Protect against health care fraud


Scam artists have hit the streets, airwaves and phone lines trying to take advantage of any confusion around the new health care reform law.  AARP cautions: Criminals often use the news headlines as an inspiration for sales pitches that defraud the public and pad their own pockets.

“The new health care reform law has certainly been in the news; it will affect all of us – whether you’re on Medicare, get insurance through your employer, buy it on your own, or are uninsured,” says Deborah Banda, state director of AARP Massachusetts, which represents more than 800,000 members age 50 and older in the Bay State.  “Right now, it’s important to get information about the law from a reliable source – find out about the new benefits, and when the various changes go into effect.  This knowledge will not only help you to make the best decisions for yourself and your family, it will help protect you against possible fraud.”

Already, law enforcement officials have identified and stopped at least three scams.  One television commercial, for example, urged people to call a toll-free number to sign up for new government insurance during a “limited enrollment period.”  Other scammers went door-to-door trying to sell fake insurance.  Meanwhile, fraudulent telemarketers sought personal information so they could send a new Medicare card, supposedly required by the new law.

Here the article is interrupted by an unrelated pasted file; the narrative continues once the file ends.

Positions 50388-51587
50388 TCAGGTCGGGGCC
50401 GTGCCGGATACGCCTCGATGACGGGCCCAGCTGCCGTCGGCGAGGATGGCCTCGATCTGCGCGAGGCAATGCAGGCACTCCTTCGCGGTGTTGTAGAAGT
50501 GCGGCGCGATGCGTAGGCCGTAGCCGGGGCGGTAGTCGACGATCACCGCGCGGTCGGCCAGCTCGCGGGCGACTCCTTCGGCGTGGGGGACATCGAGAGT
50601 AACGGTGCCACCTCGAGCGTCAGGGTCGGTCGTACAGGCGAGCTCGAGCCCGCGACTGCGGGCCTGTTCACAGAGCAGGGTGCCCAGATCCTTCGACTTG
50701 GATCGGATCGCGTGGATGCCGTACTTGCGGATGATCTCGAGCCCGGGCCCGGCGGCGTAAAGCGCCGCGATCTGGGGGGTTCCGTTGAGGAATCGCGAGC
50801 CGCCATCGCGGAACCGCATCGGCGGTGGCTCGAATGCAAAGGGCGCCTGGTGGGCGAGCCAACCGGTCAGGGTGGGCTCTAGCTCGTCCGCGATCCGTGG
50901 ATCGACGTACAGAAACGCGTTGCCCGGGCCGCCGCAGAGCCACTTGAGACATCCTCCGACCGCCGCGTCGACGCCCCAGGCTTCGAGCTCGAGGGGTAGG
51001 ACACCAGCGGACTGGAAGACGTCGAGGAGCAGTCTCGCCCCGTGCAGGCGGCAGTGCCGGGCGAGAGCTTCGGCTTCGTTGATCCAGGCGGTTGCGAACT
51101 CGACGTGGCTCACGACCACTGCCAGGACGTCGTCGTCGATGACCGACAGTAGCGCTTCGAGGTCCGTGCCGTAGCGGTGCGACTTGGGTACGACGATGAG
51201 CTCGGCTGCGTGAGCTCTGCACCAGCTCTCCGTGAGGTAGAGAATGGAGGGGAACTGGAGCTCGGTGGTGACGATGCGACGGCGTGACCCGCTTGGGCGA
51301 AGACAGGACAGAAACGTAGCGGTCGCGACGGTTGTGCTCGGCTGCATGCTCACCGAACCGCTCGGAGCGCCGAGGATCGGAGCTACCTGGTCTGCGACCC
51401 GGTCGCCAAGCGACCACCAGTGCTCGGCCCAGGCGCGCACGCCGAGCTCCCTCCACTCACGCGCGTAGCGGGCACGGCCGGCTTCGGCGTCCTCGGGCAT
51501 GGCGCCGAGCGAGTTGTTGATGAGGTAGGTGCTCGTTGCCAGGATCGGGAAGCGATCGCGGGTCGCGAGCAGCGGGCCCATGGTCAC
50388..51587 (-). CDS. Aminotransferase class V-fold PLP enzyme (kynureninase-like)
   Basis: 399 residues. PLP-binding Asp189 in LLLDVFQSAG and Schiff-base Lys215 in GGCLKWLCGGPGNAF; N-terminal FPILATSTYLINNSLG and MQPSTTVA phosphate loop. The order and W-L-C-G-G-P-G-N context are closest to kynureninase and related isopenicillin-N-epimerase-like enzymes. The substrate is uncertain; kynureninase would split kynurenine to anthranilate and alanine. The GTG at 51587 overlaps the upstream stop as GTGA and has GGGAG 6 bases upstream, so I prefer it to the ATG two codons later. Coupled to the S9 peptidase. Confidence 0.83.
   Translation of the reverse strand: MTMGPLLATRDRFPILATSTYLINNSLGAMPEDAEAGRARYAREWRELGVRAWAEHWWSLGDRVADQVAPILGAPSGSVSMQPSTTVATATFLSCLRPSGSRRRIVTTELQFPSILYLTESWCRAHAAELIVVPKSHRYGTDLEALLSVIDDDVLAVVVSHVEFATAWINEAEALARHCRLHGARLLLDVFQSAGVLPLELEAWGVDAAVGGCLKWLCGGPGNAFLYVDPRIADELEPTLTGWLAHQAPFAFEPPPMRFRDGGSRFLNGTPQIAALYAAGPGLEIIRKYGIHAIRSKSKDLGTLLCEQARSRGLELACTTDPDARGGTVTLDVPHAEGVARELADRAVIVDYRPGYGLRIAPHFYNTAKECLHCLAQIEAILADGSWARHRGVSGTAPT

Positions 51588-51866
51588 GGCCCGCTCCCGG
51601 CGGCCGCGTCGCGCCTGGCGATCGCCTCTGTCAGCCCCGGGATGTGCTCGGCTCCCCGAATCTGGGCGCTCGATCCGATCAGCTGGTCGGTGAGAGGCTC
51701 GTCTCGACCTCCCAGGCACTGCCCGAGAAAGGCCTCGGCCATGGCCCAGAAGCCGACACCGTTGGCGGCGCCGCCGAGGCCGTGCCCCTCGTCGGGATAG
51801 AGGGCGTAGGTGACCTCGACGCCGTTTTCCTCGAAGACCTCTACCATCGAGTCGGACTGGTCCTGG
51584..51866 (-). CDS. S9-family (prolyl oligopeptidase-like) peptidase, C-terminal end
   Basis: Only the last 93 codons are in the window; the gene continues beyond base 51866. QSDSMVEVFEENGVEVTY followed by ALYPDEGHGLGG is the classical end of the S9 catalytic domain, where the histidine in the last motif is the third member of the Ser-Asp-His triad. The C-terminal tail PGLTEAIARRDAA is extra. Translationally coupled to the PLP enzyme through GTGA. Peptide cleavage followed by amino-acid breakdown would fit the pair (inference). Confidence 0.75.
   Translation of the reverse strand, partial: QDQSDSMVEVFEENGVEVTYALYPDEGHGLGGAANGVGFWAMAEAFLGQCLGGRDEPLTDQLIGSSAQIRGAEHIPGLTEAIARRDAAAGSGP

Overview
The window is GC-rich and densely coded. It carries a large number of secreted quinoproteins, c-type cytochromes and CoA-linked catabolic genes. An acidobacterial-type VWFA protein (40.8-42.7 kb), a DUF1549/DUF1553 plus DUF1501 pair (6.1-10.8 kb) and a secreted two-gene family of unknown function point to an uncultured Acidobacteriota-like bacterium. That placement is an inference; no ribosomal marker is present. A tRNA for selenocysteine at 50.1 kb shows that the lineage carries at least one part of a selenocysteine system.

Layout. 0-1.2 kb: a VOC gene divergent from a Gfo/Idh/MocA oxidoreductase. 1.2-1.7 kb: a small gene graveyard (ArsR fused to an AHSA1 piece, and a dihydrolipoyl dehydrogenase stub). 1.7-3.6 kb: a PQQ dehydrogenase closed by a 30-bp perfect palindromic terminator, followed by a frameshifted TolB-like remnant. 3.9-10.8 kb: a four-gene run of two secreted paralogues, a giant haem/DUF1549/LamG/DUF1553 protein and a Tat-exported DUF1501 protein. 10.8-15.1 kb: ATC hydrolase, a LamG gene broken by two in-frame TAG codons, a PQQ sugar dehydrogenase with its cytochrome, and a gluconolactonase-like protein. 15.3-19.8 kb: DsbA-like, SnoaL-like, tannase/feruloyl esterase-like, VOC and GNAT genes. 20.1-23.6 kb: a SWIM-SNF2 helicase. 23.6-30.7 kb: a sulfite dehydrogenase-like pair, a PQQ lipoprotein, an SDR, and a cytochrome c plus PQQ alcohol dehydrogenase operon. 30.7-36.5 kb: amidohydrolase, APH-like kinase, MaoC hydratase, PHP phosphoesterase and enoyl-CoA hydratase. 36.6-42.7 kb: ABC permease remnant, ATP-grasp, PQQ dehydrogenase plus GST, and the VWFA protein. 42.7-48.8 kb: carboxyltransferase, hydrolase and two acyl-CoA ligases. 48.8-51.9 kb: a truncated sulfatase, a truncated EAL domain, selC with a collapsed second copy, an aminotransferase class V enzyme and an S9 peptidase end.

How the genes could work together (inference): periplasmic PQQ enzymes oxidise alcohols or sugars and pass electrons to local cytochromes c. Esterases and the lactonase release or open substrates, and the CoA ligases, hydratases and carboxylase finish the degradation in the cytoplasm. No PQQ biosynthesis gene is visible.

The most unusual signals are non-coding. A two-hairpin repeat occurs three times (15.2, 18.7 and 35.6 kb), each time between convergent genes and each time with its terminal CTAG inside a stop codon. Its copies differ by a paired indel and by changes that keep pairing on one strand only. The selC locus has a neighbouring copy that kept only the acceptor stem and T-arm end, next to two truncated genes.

“Another scam to watch out for revolves around the $250 rebate checks for those who are in Medicare,” explains Banda.  “If you fall into the Medicare prescription drug coverage gap – the dreaded ‘doughnut hole’ – you will automatically receive a rebate check.  You do not have to take any action, and certainly do not have to pay anyone to file paperwork for you.”

To protect yourself against health care fraud, AARP advises:

  • Watch for official communications. Government officials do not sell insurance policies door-to-door or over the phone.  As the new health care law takes effect, rely on trusted sources to find out what you may need to know.
  • Know who you are dealing with. You will not need a middleman to help you apply for new health care benefits or to receive the $250 Medicare prescription drug “doughnut hole” rebate check.  If you are eligible, the rebate check will come to you automatically.  You do not need to take any action – no requests, no applications, no fees.
  • Be skeptical. If you receive a visit, call or email from anyone claiming to want to help you sign up for programs created by the new law, they may not be legitimate.  Do not pay anyone to help you receive your new benefits.  And, do not reveal any of your personal information, such as your full name, date of birth, or Social Security number.  If someone requests such details, they are more likely “out to get you” than out to help you.
  • Report fraud. Law enforcement officials need you to report your concerns.  The new health care law includes extra resources for fighting health care fraud.  In Massachusetts, contact the Attorney General’s Consumer Hotline at 617-727-8400, the Division of Insurance at 617-521-7794, or local law enforcement about any suspicious activity.
  • Stay informed. To learn more – or ask questions – visit AARP’s web page devoted to providing information about the health care reform law:

To receive a free informational brochure, “How the New Health Care Law Benefits You (D19272),” call AARP Massachusetts toll free at 1-866-448-3621.

Connect with AARP MA online at, and